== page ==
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David Casper

David Casper, Eide Bailly, Fargo, N.D.: Why your business needs to review its sales-tax practices

FARGO, N.D. – The U.S. Supreme Court’s recent decision in South Dakota v. Wayfair has led to a new focus on state and local sales-tax compliance. Think your business doesn’t have to worry? Think again. Sales and use tax just got a whole lot more complicated.

As a business, you must reconsider your sales tax responsibility and re-evaluate how you’re collecting sales tax. This is especially true if you are a remote seller or online retailer, or if you operate across state borders.

THE RULING

In 1992, the Supreme Court issued the Quill decision, which barred states from requiring sales-tax collection from sellers who did not have physical presence in the state. In 2016, South Dakota passed legislation that directly challenged this decision. The new legislation was unenforceable because of the Quill decision, and the case – South Dakota v. Wayfair – was brought before the Supreme Court.

In June, the court ruled in favor of South Dakota. The Wayfair ruling holds that physical presence is no longer required for a state to impose sales and use tax.

This ruling is important because it lets states collect sales tax from out-of-state sellers that don’t have physical presence in-state.

THE SITUATION

Currently, there is no consistent compliance requirement. But the Wayfair ruling has many states considering new laws related to sales tax compliance for out-of-state sellers.

Here’s a look at our tri-state area:

  • South Dakota

South Dakota’s standard states that a business must collect South Dakota sales and use tax if the company:

  1. Has annual sales of $100,000 or more in South Dakota, or
  2. Has 200 or more separate transactions in the state.
  • North Dakota

North Dakota’s standards are similar to those in South Dakota.

  • Minnesota

Minnesota has unique thresholds for “economic nexus,” which is the tax-law term that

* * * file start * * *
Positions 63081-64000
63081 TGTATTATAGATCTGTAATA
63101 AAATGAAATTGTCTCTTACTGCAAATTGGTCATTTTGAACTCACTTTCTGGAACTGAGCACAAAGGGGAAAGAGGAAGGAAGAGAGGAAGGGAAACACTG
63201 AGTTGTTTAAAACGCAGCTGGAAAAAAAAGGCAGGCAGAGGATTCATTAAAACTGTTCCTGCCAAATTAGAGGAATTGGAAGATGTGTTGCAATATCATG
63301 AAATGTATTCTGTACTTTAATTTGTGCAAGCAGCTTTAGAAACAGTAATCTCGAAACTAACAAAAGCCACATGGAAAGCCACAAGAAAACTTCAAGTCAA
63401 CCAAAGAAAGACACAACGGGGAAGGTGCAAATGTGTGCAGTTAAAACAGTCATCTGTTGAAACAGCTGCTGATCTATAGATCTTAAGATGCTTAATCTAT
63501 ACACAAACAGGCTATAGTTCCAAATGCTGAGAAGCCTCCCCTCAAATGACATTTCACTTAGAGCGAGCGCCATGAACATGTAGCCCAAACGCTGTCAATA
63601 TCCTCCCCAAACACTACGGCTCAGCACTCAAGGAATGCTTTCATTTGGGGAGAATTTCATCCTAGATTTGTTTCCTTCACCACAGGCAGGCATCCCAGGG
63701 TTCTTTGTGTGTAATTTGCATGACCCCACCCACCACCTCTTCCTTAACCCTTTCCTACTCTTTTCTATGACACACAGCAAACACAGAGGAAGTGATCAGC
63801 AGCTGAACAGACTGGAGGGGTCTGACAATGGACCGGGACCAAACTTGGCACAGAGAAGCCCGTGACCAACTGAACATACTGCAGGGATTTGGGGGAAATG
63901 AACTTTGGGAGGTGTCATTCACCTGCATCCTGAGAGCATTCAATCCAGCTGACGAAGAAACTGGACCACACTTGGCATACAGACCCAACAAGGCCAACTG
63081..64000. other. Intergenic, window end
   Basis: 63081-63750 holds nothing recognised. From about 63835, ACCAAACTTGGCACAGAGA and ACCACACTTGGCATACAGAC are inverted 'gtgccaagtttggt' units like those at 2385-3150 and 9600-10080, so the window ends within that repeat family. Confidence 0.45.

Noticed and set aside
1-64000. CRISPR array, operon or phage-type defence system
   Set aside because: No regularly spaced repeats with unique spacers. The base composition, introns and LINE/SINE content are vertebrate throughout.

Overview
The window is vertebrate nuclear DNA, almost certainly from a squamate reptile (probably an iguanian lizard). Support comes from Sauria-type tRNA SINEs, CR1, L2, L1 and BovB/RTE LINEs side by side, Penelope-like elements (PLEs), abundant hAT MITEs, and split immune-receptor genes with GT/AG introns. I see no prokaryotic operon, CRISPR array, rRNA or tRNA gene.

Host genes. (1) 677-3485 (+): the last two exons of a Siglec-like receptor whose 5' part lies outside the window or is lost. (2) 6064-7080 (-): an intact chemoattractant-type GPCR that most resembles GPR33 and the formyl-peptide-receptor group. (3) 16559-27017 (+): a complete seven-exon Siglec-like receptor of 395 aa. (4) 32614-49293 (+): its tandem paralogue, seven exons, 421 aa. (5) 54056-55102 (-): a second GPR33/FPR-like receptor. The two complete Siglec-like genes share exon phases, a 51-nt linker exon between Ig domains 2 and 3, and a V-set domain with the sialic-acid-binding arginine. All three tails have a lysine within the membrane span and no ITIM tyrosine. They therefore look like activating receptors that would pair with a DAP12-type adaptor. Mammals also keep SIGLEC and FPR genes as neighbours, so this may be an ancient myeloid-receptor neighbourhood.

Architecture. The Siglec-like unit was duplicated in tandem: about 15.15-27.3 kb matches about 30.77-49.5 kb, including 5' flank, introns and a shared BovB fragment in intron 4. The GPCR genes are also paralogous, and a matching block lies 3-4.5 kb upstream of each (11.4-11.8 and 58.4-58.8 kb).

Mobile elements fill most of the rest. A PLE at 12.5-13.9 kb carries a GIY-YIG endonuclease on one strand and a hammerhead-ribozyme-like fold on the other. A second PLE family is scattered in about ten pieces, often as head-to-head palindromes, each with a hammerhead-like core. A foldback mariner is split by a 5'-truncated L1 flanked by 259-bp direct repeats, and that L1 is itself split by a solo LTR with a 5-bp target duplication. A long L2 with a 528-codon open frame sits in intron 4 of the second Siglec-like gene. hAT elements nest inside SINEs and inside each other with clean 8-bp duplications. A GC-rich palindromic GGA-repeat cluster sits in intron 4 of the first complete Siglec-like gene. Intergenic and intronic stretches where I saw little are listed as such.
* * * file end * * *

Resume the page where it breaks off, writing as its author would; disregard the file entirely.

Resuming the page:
describes which companies in a state must collect and pay taxes on their sales in that state.

In Minnesota, remote sellers must collect sales tax when their annual sales total either:

  1. 100 or more retail sales shipped into Minnesota, or
  2. 10 or more retail sales shipped into Minnesota that total more than $100,000, and
  3. Threshold calculations do not include wholesale sales.

WHAT YOU SHOULD DO

The Wayfair ruling has disrupted the way businesses should evaluate their sales tax collection responsibilities. All businesses operating across state lines need to seriously evaluate those responsibilities.

Most states have specified a date in 2018 as the new rule’s starting period. This means if you met the threshold in 2017 or at some point in 2018, you need to begin following the sales tax collection and compliance rules for the states in which sales are made.  

It is important to know the rules for each state, as they vary.

It is the seller’s responsibility to keep detailed records tracking the sales made, the amount of taxable transactions and the amount of non-taxable or exempt transactions. This should include all types of sales, as it unclear in many states which sales count toward the economic nexus threshold.

Here are a few other steps to consider as you work to comply with the new sales- and use-tax rules:

Economic thresholds: Review your sales by ship-to state to understand where you’re doing business. Also, know what your current thresholds are in each state.

Physical presence: Determine where your business has physical presence through employees or inventory. This includes inventory in third party warehouses such as Amazon.

If you have existing physical presence in a state and are not currently collecting tax there, speak with your tax advisor regarding voluntary disclosure programs before taking any action.

Don’t do it alone: Talk to your business advisor about next steps for your business. He or she can help you determine the best way to handle compliance with the new thresholds and rules created.

The impact of the Wayfair ruling will continue to have a ripple effect on businesses and state sales-tax compliance. It’s important to begin the conversation now and consider how this ruling will impact your business, as well as how to avoid the consequences of non-compliance.

David Casper

Manager, state and local taxation

Eide Bailly

Fargo, N.D.

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